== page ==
I went to Vancouver on a whim in September 2103. It was never really one of those places I “just had to visit”, but I came away from that trip having visited one of my most favourite places ever… it just wasn’t Vancouver.
Don’t get me wrong, Vancouver is a nice city. I enjoyed my few days there before heading on a 7 day Alaska cruise. It was just a weird city for me.
For years it’s been voted as one of the most liveable cities in the world but it’s also one of the most expensive to live in (confession from one my tour guides). It boasts some beautiful natural scenery , but there was a large homeless population when I visited (I was told this was because a mental hospital had closed and the patients were just turfed out onto the street). Parts of the city looked just like any other city (it kind of reminded me of Brisbane a little), but there were pockets of amazingness (for lack of a better word), like Gastown.
Even after 3 years I still don’t actually know if I liked the city or not.
I didn’t have a horrible time in Vancouver, in fact it was quite pleasant. Well apart from the day I spent in bed because I had such a horrible cold and missed out on going to see Hamlet at Bard on the Beach (something I still regret not seeing to this day). But other than that, I had a nice time in Vancouver.
And to quote Hamlet “Ay, there’s the rub”.. it was ‘nice’. That’s the kind of thing that you say when you don’t really know what to say or have nothing to say. I think this is why it has taken me so long to actually do anything about my photos of Vancouver.
Other places I’ve visited I had definite feelings about, whether it be Melbourne or London which I love and can’t wait to share photos of; or New York or Paris, which I really didn’t love at all but still I shared my photos – maybe more proving to myself that those places are actually quite amazing.
I think cities that make a huge impact on you, whether good or bad, are the ones that you remember the most. The rest, kind of just get pushed to one side and only get brought out if someone mentions them in conversation.
Hence the reason I am now, after 3 years, talking about Vancouver. My cousins have just been over to Vancouver and have been posting photos on Facebook. It’s kind of been the push I needed to talk about my time there. So here it goes:
Like I said at the start, I visited Vancouver more on a whim than any real desire to actually go there. It was the furthest I could go for the less amount of money. I should say that was the original plan, until friends of mine said they were going to be in the city around the same time as me before they headed off on an Alaskan cruise, which they then invited me on. But that is another post for another day. So I decided if that was the case, I would spend around 4 days in Vancouver before the cruise and a couple of days in Victoria after the cruise (again, another post for another day).
Back in 2013 the only way for me to get to Vancouver was via another city. Now, of course, Air Canada fly directly to Vancouver from Brisbane – maybe that will entice me to give the city another chance. So I had to decide which city I was going through. The most logical choice would have been Sydney but I chose to go via Auckland because I wanted to fly Air New Zealand.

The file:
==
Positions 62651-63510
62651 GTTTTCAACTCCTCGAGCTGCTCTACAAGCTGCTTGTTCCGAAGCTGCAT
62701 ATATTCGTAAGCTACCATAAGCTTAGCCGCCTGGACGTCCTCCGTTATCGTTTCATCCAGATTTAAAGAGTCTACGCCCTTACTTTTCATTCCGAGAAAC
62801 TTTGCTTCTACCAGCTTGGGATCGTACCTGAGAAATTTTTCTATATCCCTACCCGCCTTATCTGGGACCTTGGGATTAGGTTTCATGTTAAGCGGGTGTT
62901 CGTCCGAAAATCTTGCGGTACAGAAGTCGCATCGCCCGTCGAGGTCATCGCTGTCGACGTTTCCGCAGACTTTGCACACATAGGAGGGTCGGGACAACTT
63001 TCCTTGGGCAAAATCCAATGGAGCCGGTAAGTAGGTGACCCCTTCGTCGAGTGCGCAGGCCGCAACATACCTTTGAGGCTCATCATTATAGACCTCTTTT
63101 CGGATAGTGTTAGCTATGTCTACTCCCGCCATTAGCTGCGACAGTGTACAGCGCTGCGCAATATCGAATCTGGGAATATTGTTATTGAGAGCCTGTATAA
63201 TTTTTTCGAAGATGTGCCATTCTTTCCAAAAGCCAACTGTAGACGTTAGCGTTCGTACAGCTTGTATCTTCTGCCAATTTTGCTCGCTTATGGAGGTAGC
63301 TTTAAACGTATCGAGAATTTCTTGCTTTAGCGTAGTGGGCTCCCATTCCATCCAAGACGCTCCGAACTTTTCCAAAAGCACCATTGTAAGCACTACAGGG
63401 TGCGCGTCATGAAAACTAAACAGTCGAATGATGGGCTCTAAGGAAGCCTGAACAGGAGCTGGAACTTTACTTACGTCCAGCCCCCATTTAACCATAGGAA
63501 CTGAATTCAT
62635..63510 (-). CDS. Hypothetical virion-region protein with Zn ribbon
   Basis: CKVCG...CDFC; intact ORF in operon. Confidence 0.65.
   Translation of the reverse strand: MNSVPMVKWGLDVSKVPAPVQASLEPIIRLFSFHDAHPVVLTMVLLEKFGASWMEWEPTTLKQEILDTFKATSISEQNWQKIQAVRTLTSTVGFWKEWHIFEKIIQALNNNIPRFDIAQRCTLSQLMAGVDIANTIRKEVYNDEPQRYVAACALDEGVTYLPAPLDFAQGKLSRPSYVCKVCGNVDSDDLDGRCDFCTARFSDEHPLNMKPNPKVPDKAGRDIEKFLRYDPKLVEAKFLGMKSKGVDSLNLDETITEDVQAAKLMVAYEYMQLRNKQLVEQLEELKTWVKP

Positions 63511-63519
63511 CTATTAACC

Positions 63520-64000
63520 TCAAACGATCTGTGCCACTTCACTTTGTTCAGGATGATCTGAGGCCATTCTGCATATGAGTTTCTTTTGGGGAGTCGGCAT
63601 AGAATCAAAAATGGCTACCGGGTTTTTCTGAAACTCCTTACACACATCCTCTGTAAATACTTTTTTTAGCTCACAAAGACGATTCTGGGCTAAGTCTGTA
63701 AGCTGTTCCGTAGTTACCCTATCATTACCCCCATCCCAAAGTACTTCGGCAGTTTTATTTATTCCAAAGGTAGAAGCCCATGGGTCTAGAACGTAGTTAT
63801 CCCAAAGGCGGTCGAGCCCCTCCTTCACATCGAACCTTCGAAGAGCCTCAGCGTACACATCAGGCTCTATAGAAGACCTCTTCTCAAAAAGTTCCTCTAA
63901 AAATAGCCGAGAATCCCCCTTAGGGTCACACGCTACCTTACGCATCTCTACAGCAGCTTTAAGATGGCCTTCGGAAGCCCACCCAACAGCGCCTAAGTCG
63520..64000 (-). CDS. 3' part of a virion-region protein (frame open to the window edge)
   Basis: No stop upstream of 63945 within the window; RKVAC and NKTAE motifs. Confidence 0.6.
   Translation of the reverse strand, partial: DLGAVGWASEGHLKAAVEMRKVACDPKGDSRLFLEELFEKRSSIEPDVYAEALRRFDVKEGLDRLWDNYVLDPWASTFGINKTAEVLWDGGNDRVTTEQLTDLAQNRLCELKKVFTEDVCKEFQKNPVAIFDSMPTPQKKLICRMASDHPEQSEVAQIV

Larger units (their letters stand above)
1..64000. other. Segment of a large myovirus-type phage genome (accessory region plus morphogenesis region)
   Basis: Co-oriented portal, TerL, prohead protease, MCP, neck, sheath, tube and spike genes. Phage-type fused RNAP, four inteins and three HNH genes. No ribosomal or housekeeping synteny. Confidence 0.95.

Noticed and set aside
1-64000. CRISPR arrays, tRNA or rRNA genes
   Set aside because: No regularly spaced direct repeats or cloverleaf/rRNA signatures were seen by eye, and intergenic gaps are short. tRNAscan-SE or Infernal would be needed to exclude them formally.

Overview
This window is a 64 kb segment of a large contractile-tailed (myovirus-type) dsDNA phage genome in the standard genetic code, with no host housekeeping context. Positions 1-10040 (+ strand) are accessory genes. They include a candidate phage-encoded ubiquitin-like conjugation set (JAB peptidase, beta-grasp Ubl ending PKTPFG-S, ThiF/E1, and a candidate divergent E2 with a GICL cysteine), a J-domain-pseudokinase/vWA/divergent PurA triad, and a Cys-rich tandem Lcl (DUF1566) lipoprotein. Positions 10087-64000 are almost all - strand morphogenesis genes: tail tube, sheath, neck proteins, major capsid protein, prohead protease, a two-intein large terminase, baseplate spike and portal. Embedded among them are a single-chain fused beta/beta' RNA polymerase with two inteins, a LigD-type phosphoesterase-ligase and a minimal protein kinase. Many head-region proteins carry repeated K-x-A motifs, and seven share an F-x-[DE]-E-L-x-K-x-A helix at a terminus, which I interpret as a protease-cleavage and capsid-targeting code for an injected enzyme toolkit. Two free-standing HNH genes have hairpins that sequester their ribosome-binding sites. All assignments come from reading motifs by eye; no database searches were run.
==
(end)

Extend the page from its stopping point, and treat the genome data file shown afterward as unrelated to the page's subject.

I’ve flown Air NZ loads of times. Living in Brisbane but coming from New Zealand, I go home, a lot. Air NZ is always my first choice when flying across the Tasman, I’m still loyal to the airline I use to work for I guess, plus they are good! I had never flown on them long haul however and really wanted to.
I was disappointed – not in the staff, who were lovely, but in the aircraft. It was one of their older aircraft and it was not the most pleasant flight I’ve been on. The plane from Brisbane to Auckland was also used for the flight to Vancouver and return. One leg, the armrest only went up halfway; another leg it didn’t go up at all. The entertainment was one of those ones where the remote was stuck in the side of the armrest, so fiddly to get in & out to use. It was just an uncomfortable flight.
I have never had an experience quite like I had when I went through Immigration in Vancouver, although London last year did come close.
I was asked how long I was staying (fair question); where I was staying (again, fair enough question); how much I was paying for the accommodation (huh?!?!); if I was travelling alone (I started to freak out a little here); where I was staying (again!!); why I said I was travelling alone when I said “we are going on a cruise” (I’m meeting people here dude!). I was asked where I was staying and how much it cost around 3 separate times. I was actually beginning to think I had a stalker on my hands.
After the 3rd time of asking how much the hotel was, I asked if that was a reasonable price. The immigration officer just shrugged and said “I have no idea”.
I know they are trying to catch people out but still.. a little overkill Canada!
It’s always hard to book accommodation in a city you have never been to before. You don’t know where anything is; you don’t know the areas to avoid or the most expensive places. It can be kind of hit and miss. I had a few hotels that I was looking at and even booked a couple on booking.com but for one reason or another I can’t even remember now, I decided to book the English Bay Hotel.
I honestly did not know what to expect. The photos of the place weren’t really that appealing but I think it was because of one review comment that made me go with this hotel. The comment basically said it looked like one of those pay per hour hotels, but it was actually a great hotel. So I booked it.